The Demand for Money, Structural Breaks and Monetary Policy in the Gambia

Michael O. Nyong


As part of the IMF sponsored stabilization  programme, the Gambia has been pursuing base monetary targeting. To ascertain whether this policy framework satisfies the necessary condition for effectiveness, this paper presents an empirical investigation into the determinants and stability of money demand (M2)   in the short-run and long-run in the Gambian economy during the period 1986:1 - 2012:4. Using theoretical defensible specification of the money demand function in line with the Keynesian precautionary, transacation and  speculative motives for holding money and its various extensions by Friedman, Baumol and Tobin, the paper  applied  Gregory -Hansen cointegration techniques allowing for structural breaks. The papers finds the existence of a long run and short-run cointegration relationship  in the money demand function and its determinants namely income, interest rate, inflation and exchange rate in the Gambia. The cointegration relationship with breaks suggests a structural break which occurred in 1995:1 reflecting the military coup and fall in foreign aid in the Gambia during the period.  The structural break is also clearly identifiable with the 50% devaluation of the CFA franc,  the border closure and transit controls in Senegal, as well as the suspension of convertibility  of the  CFA franc outside the franc zone in the period 1994-1996. Through establishing  the existence of a  dynamic short-run  error correction model we found that cointegration model with intercept shift best characterize the equilibrium relationship of the money demand function when there exists a structural break.   Furthermore,  by  the cumulative sums of squares of recursive residuals test, the CUSUM and CUSUMSQ tests, we found that the money demand function is unstable both in the short-run and in the long-run during the period under investigation.  Consequently the continued use of monetary targeting by the Central Bank of the Gambia (CBG) is misguided and suboptimal. This is even more so because there is no statistically significant relationship between money supply and inflation.  The Central Bank of the Gambia  (CBG) should  adopt  instead a flexible combination of elements of inflation targeting and monetary supply target framework to  maintain price stability  and promote noninflationary economic growth.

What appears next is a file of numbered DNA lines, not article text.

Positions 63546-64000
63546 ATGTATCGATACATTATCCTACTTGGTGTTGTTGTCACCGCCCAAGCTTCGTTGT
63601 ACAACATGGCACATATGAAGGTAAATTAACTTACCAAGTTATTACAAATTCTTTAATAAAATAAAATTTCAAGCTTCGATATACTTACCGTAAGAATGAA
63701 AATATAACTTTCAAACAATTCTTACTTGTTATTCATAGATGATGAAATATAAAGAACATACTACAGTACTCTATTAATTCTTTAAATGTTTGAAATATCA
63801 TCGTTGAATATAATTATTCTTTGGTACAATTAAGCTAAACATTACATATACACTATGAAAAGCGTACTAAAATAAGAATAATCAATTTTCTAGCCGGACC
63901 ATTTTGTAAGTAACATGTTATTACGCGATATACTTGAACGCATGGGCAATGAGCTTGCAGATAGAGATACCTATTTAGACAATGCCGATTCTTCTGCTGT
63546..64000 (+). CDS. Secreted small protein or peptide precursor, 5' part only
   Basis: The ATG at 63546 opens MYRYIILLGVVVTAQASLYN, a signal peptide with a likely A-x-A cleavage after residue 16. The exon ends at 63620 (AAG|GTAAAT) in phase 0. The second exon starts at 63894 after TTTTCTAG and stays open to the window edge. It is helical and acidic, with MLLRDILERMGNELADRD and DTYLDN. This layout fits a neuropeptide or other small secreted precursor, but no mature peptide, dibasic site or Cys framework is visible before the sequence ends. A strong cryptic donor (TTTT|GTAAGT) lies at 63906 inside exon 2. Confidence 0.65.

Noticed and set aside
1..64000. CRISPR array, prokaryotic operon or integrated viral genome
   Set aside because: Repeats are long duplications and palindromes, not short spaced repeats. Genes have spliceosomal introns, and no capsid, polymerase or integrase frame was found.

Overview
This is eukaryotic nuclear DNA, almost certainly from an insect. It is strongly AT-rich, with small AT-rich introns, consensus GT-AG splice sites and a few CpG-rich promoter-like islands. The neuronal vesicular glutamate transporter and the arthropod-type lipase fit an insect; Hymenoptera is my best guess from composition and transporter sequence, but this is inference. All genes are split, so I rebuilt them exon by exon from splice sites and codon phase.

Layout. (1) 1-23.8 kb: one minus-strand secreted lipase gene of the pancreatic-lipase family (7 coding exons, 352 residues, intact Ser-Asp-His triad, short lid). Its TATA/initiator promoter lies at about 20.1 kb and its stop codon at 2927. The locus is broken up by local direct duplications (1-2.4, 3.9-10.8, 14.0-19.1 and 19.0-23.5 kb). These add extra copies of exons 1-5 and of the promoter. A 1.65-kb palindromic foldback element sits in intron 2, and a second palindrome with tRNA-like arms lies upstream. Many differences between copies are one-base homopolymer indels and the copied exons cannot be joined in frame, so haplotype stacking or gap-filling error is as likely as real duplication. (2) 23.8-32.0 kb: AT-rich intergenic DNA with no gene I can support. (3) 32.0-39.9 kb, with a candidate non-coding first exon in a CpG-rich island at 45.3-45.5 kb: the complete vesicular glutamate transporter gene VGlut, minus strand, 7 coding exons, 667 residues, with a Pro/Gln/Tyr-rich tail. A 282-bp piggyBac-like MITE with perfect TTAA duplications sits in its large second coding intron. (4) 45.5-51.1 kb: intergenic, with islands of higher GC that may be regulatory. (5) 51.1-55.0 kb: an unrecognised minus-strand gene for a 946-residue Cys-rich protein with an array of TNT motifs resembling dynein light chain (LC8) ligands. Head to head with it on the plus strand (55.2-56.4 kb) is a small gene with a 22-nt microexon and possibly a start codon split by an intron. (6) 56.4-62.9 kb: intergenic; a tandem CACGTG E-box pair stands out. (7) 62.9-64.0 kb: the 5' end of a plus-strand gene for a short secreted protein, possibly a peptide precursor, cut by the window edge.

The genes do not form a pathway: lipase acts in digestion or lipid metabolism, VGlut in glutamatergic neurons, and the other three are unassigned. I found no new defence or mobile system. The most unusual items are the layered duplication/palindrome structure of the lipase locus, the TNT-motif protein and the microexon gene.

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ISSN (Paper)2224-607X ISSN (Online)2225-0565

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